Koschei

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Kashchey the Immortal by Viktor Vasnetsov, 1926-1927.

In Slavic folklore, Koschei (Russian: Коще́й, tr. Koshchey, IPA: [kɐˈɕːej], also Kashchei or Kashchey; Ukrainian: Кощій, Koshchiy; Polish: Kościej; Czech: Kostěj) is an archetypal male antagonist, described mainly as abducting the hero's wife. None of the existing tales actually describes his appearance, though in book illustrations, cartoons and cinema he has been most frequently represented as a very old and ugly-looking man. Koschei is also known as Koschei the Immortal or Koschei the Deathless (Russian: Коще́й Бессме́ртный, Ukrainian: Кощій Безсмертний or Кащик невмирущий, Czech: Kostěj nesmrtelný), as well as Tsar Koschei. As is usual in transliterations, there are numerous other spellings, such as Koshchei, Kashchej and Kaschei. The spelling in Russian and other Slavic languages (like Polish "Kościej" or Czech "Kostěj") suggests that his name may be derived from the word kost' (Rus. кость, Pol. kość) meaning "bone", implying a skeletal appearance.[citation needed]

Koschei cannot be killed by conventional means targeting his body. His soul (or death) is hidden separate from his body inside a needle, which is in an egg, which is in a duck, which is in a hare, which is in an iron chest (sometimes the chest is crystal and/or gold), which is buried under a green oak tree, which is on the island of Buyan in the ocean. As long as his soul is safe, he cannot die. If the chest is dug up and opened, the hare will bolt away; if it is killed, the duck will emerge and try to fly off. Anyone possessing the egg has Koschei in their power. He begins to weaken, becomes sick, and immediately loses the use of his magic. If the egg is tossed about, he likewise is flung around against his will. If the egg or needle is broken (in some tales, this must be done by specifically breaking it against Koschei's forehead), Koschei will die.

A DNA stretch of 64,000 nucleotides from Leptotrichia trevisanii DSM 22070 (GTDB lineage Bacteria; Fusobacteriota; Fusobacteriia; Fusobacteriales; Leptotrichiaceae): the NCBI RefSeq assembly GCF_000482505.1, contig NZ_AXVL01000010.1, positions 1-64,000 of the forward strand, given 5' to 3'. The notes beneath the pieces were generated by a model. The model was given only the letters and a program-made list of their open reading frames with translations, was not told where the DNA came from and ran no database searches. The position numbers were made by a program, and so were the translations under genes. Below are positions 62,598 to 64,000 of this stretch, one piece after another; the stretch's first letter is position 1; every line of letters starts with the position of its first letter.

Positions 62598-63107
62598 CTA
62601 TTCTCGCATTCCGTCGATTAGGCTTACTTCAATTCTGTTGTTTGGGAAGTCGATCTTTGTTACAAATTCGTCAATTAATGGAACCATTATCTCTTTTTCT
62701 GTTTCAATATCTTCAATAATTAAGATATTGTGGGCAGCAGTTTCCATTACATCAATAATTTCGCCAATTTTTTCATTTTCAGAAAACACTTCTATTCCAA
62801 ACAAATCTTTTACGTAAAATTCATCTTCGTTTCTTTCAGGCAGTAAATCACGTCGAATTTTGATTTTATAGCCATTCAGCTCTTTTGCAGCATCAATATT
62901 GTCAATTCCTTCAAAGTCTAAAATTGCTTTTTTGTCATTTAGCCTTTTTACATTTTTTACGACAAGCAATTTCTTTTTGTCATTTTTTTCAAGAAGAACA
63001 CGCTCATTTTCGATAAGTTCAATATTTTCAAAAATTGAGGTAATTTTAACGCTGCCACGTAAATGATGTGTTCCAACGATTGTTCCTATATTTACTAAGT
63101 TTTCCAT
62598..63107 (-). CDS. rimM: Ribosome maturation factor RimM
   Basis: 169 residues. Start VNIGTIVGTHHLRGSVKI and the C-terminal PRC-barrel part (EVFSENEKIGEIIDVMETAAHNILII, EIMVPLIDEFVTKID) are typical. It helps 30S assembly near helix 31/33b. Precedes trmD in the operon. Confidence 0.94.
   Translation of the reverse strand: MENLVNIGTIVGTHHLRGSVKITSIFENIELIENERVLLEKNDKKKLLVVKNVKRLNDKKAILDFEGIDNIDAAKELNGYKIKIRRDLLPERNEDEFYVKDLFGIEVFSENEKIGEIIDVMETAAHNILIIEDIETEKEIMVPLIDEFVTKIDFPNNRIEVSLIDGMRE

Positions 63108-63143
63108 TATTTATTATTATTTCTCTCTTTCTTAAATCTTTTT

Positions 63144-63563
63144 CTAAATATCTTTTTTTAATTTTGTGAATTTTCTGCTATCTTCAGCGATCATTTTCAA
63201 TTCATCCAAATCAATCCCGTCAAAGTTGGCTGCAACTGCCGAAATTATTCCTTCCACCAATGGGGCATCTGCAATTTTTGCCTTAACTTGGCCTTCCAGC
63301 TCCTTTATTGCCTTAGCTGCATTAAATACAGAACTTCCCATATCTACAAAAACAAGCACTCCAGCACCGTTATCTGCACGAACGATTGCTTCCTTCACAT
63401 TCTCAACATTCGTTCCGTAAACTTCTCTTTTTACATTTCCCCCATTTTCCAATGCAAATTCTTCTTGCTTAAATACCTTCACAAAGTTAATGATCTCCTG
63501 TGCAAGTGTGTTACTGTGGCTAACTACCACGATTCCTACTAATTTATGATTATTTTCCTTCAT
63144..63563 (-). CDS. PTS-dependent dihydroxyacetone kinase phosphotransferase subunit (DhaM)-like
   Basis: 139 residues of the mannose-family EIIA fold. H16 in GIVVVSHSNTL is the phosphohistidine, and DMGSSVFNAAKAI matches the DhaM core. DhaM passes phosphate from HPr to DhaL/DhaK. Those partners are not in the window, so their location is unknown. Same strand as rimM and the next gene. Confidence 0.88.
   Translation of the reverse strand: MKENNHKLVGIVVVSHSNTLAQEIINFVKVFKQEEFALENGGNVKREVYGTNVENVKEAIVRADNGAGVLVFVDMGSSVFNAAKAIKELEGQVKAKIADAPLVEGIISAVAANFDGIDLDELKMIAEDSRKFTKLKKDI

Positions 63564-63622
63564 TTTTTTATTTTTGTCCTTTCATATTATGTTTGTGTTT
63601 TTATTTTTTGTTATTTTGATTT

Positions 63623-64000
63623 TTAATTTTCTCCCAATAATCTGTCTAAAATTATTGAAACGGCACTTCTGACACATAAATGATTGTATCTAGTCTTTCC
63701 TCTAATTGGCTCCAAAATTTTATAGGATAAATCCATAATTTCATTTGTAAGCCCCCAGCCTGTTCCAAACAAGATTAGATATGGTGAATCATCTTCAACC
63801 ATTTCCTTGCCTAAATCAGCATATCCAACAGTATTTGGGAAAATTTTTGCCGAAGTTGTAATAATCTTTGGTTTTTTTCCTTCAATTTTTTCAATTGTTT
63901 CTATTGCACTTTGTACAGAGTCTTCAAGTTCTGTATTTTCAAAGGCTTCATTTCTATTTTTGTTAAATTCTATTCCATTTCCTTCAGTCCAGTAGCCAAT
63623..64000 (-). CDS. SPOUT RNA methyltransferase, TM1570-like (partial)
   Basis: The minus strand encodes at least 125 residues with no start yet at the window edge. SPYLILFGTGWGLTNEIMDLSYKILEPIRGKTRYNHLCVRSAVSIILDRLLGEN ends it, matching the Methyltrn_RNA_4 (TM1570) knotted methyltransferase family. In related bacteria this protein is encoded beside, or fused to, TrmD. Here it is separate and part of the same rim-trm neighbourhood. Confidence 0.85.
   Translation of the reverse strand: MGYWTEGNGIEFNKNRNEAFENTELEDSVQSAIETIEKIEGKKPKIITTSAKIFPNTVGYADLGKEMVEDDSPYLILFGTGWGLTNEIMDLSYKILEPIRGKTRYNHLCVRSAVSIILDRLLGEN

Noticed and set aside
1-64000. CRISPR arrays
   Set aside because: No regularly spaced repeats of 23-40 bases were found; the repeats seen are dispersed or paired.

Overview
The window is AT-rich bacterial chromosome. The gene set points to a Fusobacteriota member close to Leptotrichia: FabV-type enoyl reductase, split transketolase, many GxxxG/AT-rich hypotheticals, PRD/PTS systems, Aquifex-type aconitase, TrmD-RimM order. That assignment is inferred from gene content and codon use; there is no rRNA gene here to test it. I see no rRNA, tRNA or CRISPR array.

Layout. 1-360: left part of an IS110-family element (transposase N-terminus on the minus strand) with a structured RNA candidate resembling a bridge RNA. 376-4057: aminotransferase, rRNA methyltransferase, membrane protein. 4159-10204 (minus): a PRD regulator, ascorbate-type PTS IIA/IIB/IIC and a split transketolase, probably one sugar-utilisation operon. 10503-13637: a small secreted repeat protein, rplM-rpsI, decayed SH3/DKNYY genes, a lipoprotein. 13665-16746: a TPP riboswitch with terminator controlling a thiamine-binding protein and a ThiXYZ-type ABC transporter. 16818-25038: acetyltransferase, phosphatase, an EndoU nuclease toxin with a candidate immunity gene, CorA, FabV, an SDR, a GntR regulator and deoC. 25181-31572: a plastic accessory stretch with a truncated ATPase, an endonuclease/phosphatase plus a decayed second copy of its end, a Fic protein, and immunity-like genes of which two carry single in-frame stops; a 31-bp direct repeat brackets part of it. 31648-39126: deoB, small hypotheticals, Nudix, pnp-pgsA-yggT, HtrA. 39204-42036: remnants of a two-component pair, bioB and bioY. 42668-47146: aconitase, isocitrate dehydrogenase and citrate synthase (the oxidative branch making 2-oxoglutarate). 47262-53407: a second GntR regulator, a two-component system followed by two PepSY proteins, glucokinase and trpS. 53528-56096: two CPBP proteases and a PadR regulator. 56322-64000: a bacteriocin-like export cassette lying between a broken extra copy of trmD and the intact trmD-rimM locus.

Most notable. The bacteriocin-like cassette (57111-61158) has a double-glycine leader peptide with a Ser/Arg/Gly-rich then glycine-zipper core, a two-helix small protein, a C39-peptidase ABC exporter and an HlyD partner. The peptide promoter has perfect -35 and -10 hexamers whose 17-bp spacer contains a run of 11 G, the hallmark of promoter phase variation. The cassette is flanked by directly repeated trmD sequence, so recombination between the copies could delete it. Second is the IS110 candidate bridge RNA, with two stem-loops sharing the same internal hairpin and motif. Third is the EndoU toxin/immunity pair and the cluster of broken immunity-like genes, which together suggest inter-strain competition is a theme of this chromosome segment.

In folk tales[edit]

"The Death of Koschei the Deathless" is a Russian fairy tale collected by Alexander Afanasyev in Narodnye russkie skazki, which itself is included in The Red Fairy Book.

Koschei also appears in Russian versions of the story "The Frog Princess".

In popular culture[edit]

Koshchey the Deathless by Ivan Bilibin, 1901.

See also[edit]

References[edit]

  1. ^ Composer website (Nina C. Young): www.ninacyoung.com/Works.html
  2. ^ Author interview: [1]

External links[edit]